The defence further cited the case of The People V Peter Thomas Lomdom Tembo (HP/36/1999 unreported) in which his Lordship Silomba J had this to say. ‘The behaviour of the police must be condemned, it is time they moved away completely from the notion that anyone brought to the police station is guilty of the crime complained of. They should always be wary of the fact that there are, in our communities sadists who are interested in seeing others suffer even for crimes they did not commit. That certain complaints are filed with the police based on petty jealousies while others arise out of sheer vengeance. As a professional body, the police are encouraged to be objective in their investigations and only bring cases to court that merit prosecution. I believe that with an alert team of State advocates the police would be guided a great deal in following up cases, especially where they are confident of securing convictions. In that way, the number of cases before courts will be reduced as only deserving cases will be prosecuted and overcrowding in prisons will be curtailed. This was an orbiter dictum by justice Silomba as he then was when condemning police on shoddy investigations. Very little more can be said. I addressed this point after I found that no investigations were ever carried out in this matter. PW3 took it upon him to be a complainant, police station and arresting officer. He has painted Zambia Police with a gloomy picture of abuse of power which ought to be condemned.
Finally, the defence referred me to the case of Phiri V The People in which it was affirmed that courts are required to act on the basis of evidence placed before them. If there are gaps in the evidence, they are not permitted to fill them. That if there is insufficient evidence to justify a conviction, there is no alternative but to acquit the accused.
And if this takes place because evidence, which could and should have been presented was not, a guilty man has been allowed to go free not by the courts but by the investigating officer.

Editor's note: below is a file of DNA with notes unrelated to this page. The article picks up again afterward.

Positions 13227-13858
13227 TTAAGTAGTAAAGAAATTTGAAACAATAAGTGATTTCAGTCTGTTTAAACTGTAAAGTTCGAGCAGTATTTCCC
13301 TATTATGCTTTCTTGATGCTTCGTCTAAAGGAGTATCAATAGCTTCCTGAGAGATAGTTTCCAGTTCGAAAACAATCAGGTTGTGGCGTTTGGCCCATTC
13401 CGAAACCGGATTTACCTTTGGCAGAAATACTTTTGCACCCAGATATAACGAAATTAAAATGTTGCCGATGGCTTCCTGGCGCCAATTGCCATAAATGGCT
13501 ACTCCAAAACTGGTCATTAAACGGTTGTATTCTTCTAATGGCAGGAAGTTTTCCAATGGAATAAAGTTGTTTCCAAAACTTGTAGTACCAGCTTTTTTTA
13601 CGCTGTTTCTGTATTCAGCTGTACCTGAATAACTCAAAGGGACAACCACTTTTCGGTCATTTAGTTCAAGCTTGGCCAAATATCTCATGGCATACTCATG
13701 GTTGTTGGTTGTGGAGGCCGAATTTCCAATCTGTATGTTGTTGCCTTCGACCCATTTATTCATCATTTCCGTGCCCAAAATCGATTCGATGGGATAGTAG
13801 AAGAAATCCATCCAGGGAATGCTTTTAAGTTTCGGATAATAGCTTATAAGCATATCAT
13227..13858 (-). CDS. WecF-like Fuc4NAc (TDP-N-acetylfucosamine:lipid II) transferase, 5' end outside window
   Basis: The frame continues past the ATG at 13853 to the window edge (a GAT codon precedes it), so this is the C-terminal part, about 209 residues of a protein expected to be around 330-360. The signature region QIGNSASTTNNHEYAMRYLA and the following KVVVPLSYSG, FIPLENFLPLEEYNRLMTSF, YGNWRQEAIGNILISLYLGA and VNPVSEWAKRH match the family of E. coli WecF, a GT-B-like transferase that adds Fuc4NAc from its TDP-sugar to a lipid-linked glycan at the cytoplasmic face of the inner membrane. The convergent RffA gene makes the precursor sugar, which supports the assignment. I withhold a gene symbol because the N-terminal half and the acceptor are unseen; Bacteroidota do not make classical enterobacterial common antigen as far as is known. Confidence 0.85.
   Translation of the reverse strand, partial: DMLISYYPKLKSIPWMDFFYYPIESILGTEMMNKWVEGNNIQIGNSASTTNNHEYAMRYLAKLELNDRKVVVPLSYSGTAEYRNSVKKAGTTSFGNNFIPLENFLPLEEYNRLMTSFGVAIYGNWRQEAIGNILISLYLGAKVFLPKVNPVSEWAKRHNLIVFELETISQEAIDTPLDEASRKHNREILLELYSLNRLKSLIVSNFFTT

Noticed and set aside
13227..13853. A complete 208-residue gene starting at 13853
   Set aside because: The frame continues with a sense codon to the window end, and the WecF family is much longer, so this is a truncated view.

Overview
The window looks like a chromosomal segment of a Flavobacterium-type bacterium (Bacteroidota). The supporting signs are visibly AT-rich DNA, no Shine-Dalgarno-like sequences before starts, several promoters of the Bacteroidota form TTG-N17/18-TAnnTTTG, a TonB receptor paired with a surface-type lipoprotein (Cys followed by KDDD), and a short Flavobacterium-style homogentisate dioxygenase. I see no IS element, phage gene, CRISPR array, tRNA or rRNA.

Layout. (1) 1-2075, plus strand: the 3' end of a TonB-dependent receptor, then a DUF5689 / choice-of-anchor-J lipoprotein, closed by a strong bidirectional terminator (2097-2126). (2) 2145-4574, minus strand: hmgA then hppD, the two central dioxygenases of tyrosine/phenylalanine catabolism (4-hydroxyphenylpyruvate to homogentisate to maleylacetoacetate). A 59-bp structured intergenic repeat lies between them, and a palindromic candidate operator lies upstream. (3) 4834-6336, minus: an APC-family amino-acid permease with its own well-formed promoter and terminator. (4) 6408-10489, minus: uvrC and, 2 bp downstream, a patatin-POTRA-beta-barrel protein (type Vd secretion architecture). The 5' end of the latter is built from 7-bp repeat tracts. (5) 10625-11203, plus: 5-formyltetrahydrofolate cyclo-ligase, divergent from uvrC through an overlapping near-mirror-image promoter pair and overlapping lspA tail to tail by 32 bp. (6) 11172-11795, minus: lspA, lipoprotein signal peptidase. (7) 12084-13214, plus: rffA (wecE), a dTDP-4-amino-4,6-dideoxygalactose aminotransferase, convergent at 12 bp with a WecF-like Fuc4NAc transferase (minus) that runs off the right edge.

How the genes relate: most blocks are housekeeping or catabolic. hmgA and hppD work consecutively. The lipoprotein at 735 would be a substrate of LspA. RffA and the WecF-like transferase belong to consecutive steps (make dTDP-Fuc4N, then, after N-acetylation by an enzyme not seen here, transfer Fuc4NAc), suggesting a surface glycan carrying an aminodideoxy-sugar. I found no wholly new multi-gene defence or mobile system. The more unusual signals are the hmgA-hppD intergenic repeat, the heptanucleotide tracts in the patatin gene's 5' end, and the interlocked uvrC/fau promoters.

I perceive this authority not debatable on the circumstances of the matter before me. Courts cannot bear the blame for the failure of the law enforcement agencies to conduct fair and credible investigations. The police have a duty to bring before the courts all relevant information whether favourable or prejudicial to the suspect. This is what a fair and credible investigation is. This was inter alia established in the case of Phiri and others V The People.
In the light of the foregoing, I come to the inescapable conclusion that owing to the glaring contradictions, inconsistences, lack of credibility, malice and possible collusion exhibited by the prosecution witnesses in this matter, there is a serious doubt on the prosecution case. The investigations were shoddy if they can be called investigations at all. This is a case where investigations officer Mpanzi Mbita was literally short of stating that he has no single grain of evidence against the accused persons on all the three offences of treason, disobedience of lawful orders and use of insulting language. Police action unequivocally lacked professionalism in the dispensation and administration of justice.
Now, I must state that we have a full-fledged legal system in our country, as such our laws are not only clear but predicable.
That is the efficacy of precedents. You can tell well in advance what decision the courts will make right at investigations stage. The prosecution should have foreseen this.
Article 18(2) (a) of the Republican Constitution poses no ambiguity. Every accused person who is charged with a criminal offence shall be premised innocent until proved guilty before a court of competent jurisdiction. So, it is the duty of the Staten to prove the guilty of the accused from the beginning to the end as held in the case of Mwewa Murono V The People by the Supreme Court of Zambia.
This has been a principle in all commonwealth jurisdictions as espoused by the court in the English case of Woolington V The DPP. This was a landmark decision by Lord Justice Viscount Sankey as he then was. It is on this basis that an accused is not bound even to speak in his defence. Article 18(7) of the Constitution states; a person who is tried for a criminal offence shall not be compelled to give evidence at his trial. This provision is augmented by section 207 of the Criminal Procedure Code Cap 88 on the rights of the accused persons when found with a case to answer. They can choose to give evidence on oath, give an unworn statement or remain silent. Further, under section 99 (1) of the Criminal Procedure Code Cap 88. An accused facing a misdemeanour type of offence punishable with a fine or imprisonment of up to three months like this case can even choose to dispense with personal attendance with consent of the magistrate. As illustrated herein, the burden is purely on the prosecution to prove the guilt of the accused. The doubt occasioned can only be and is hereby accorded to the accused person. The prosecution have failed to prove the guilt of the accused beyond all reasonable doubt. I thus find him not guilty of use of insulting language contrary to section 179 of the Penal Code Chapter 87 of the Laws of Zambia. I acquit him forthwith and set him at liberty in respect of this offence.